Volunteers Help Homeless Aim Higher
For the past 21 years, a nonprofit called Friendship Place has been working to defeat homelessness, one man and woman at a time.
The program started in 1993 as a simple resource center on Wisconsin Avenue NW, where homeless people knew they were welcome to stop in for a cup of coffee, a sandwich or a chat with a case worker. Over the next two decades, Friendship Place evolved to offer more assistance, from street outreach to free medical and psychiatric care to case management.
The organization has built relationships with landlords and helped find housing for dozens of clients. Now, an effort to find jobs for homeless people has reached an important milestone.
Friendship Place’s AimHire program is celebrating its 200 job placement.
AimHire owes much of its success to the work of fifteen dedicated volunteers who gather daily to find ways to help. Their efforts include assisting homeless men and women to build their resumes, develop their skills and prepare and dress for job interviews.
They don’t stop there. They also work to find additional ways to make clients feel supported, aiding with financial literacy and helping them reconnect with their families.
The goal of AimHire is to ensure that every person who walks into the doors of Friendship Place can leave with a job.
Brian Fleming, one of AimHire’s clients, credits the program with making a real difference in his life.
“What I think was most important is that I had people who were on my side,” said Fleming. “This became a place for me to come and feel welcome.”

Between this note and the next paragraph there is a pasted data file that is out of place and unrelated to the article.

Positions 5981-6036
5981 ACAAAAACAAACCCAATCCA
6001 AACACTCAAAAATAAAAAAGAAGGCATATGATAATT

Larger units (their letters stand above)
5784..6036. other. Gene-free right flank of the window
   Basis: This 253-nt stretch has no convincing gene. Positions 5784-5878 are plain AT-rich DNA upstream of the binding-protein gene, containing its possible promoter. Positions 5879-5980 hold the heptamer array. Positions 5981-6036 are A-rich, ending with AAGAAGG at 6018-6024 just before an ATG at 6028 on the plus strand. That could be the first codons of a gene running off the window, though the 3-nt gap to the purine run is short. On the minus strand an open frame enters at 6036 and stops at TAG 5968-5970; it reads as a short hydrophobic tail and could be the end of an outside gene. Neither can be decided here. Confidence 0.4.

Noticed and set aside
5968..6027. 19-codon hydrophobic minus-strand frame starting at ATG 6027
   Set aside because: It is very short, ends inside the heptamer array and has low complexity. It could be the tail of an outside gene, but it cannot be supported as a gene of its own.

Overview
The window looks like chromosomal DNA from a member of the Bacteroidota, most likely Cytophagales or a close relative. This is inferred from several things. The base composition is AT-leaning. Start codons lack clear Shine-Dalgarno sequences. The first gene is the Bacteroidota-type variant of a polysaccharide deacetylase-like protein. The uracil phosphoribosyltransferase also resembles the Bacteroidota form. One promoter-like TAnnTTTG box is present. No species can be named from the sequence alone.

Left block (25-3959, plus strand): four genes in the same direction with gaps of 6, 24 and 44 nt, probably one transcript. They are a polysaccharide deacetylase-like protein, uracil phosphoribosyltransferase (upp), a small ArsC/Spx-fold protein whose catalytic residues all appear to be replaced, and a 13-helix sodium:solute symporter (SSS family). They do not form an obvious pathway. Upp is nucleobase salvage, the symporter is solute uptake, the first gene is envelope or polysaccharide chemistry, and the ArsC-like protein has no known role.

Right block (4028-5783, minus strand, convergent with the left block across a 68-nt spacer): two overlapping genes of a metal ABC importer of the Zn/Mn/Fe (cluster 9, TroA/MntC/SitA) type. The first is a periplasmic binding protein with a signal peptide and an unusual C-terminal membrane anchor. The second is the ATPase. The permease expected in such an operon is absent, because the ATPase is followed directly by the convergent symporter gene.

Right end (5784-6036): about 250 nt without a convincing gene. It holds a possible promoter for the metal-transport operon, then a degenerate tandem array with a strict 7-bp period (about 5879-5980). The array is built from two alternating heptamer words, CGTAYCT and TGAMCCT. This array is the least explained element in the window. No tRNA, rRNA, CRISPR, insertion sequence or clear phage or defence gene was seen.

Originally from Bronx, NY, Fleming made his way to the District in hopes of turning his life around. He says his belief in God helped him find his way. He was referred to the AimHire program by a minister from the New Community Church.
“Thank God I had faith,” said Fleming.
With the help of AimHire, Fleming landed a job that allows him to help other people move beyond poverty and homelessness. He works as a residental assistant at a housing facility operated by another city nonprofit: So Others Might Eat (SOME.)
AimHire program director Jermaine Hampton said the mission of the AimHire team is to help homeless men and women envision new lives for themselves, creating goals and figuring out how to reach them by preparing for the workplace. The team also encourages employers willing to give homeless people an opportunity to prove themselves: to accept their applications and resumes and find them jobs where they can used their talents.
“The hope is they will sit down and talk with them and look at them for their skills, how they interview, what they can bring to the table and overlook their background and give them a second chance,” said Hampton.
Added his colleague Laura Woody: “We find ways to say ‘yes.’”
AimHire has not always had an easy time. At first, for example, the program did not have a lot of success finding employment opportunities for its clients. Developing relationships with employers helped, staffers say. Finding the appropriate job training to help match clients with employers seeking specific skills has also proven challenging at times. But with 200 job placements made the AimHire team is looking toward expanding to assist homeless job seekers in Maryland and Virginia.
As for Brian Fleming, he said the city of Washington, and its many homeless men and women, would benefit from more programs such as AimHire.
“Thank God they have programs like this,” he said. “They do a great service for the community and society, and it’s critical they have more programs like this.”